Remember when the biggest issue with Brett Kavanaugh was his right-of-Anthony Kennedy ideology?  And you had to wonder how that would impact cases that could come before the court ranging from abortion and affirmative action to the government’s protection of the environment and the interplay of religious beliefs and gay rights.

And, yeah, there were his past indications that a sitting president was in a legal cocoon until leaving office. Could that be disqualifying? It was legal crunch time.

Relatively speaking, that all now seems to hearken back to a more civil judicial era–instead of the SCOTUS hearing from hell that ultimately resulted and, consequently, demeaned our most revered, constitutional institutions. From senatorial probes about legal precedent, it devolved into a circus with a punk ringmaster. Judicial temperament?  How oxymoronic. Was this about a Supreme Court nomination or the appointment of the next Capitol Hill Ralph Club president? Was this an iconic, deliberative body doing its constitutional duty–or reality TV?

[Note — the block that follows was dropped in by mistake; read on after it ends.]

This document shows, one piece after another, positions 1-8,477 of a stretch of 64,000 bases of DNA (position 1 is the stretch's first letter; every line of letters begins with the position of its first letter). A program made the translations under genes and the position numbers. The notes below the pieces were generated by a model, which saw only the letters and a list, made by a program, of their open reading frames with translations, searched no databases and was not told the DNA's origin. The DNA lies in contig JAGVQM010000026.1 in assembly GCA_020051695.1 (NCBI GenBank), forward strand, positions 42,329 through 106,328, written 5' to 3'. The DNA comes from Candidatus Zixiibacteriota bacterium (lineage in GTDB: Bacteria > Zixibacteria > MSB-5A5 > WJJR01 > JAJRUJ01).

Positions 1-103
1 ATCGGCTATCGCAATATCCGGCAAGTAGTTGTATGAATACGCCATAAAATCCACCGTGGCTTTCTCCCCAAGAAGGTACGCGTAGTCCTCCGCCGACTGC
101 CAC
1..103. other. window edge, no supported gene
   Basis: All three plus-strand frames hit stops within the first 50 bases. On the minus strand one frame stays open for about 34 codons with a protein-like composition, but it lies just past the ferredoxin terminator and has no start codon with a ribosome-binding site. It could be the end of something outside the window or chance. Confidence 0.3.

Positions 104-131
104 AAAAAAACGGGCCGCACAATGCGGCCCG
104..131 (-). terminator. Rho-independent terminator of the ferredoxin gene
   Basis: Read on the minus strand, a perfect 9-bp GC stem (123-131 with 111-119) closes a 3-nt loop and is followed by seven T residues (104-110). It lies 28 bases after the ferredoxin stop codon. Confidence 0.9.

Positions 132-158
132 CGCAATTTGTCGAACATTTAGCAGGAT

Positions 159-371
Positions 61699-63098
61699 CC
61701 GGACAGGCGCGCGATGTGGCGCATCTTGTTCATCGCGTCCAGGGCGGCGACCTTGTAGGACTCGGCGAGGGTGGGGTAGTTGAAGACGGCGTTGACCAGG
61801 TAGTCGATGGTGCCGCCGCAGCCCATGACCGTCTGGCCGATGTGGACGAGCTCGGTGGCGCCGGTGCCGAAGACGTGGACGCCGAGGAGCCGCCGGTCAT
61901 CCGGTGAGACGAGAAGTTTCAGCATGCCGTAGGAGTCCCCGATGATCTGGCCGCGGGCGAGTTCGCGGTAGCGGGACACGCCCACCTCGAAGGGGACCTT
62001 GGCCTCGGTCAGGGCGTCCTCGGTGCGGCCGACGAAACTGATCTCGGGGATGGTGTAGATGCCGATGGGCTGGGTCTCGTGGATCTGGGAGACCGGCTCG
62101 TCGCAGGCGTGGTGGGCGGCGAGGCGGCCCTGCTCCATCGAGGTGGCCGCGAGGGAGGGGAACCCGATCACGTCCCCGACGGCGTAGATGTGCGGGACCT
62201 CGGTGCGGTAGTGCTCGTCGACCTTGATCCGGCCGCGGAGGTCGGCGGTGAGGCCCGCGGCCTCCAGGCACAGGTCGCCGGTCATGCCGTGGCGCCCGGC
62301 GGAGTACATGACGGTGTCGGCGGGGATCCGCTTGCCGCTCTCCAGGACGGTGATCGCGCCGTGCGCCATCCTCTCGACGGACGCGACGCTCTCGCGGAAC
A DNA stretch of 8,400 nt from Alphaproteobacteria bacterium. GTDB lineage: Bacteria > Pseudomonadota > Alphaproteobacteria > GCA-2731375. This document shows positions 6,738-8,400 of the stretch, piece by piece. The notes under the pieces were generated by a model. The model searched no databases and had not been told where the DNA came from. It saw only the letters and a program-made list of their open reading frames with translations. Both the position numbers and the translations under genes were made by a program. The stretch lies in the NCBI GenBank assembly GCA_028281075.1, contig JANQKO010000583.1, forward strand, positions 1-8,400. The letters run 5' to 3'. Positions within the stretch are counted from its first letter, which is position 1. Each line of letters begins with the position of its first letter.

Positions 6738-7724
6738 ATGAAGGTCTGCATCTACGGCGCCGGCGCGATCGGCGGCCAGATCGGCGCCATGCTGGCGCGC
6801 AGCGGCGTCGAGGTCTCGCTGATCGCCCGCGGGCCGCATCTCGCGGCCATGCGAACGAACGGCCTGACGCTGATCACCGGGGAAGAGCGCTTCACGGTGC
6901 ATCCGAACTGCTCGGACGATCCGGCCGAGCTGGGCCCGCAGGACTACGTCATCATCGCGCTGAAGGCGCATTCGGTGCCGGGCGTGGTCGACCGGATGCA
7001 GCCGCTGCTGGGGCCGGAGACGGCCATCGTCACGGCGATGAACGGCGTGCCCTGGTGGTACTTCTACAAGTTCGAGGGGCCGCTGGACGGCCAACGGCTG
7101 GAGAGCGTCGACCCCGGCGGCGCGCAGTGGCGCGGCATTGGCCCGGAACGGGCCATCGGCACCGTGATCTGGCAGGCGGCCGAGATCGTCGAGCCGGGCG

This was supposed to be about a president using or abusing his prerogative to appoint a justice with a certain legal leaning. There’s ample precedent, although justices don’t always turn out the way appointing presidents had envisioned. President Dwight Eisenhower’s appointment of Earl Warren, for example, is as classic example as there is.

But back when we learned that Trump had chosen Kavanaugh from the Federalist Society’s short list, the most immediate concern was about the backdrop of a special prosecutor investigating an incumbent president. After all, Kavanaugh had written that he believed a president should not be distracted by civil suits and criminal investigations while in office. We all know the Oval Office implications.

So Kavanaugh’s appointment looked less about ideological preference–and more like a self-serving, presidential reach. Recall Sen. Kamala Harris’ take. “The president is an unindicted co-conspirator in federal crimes and has nominated someone to the Supreme Court who believes a sitting president should never be indicted.”

Too bad that wasn’t as bad as it would get.

But we’ll give Kavanaugh the last word in this forum. While he has shown himself to be far less credible than, say, Christine Blasey Ford, he can also, as we observed, be brutally candid.

“This confirmation process has become a national disgrace,” he groused in his opening statement. All too true.

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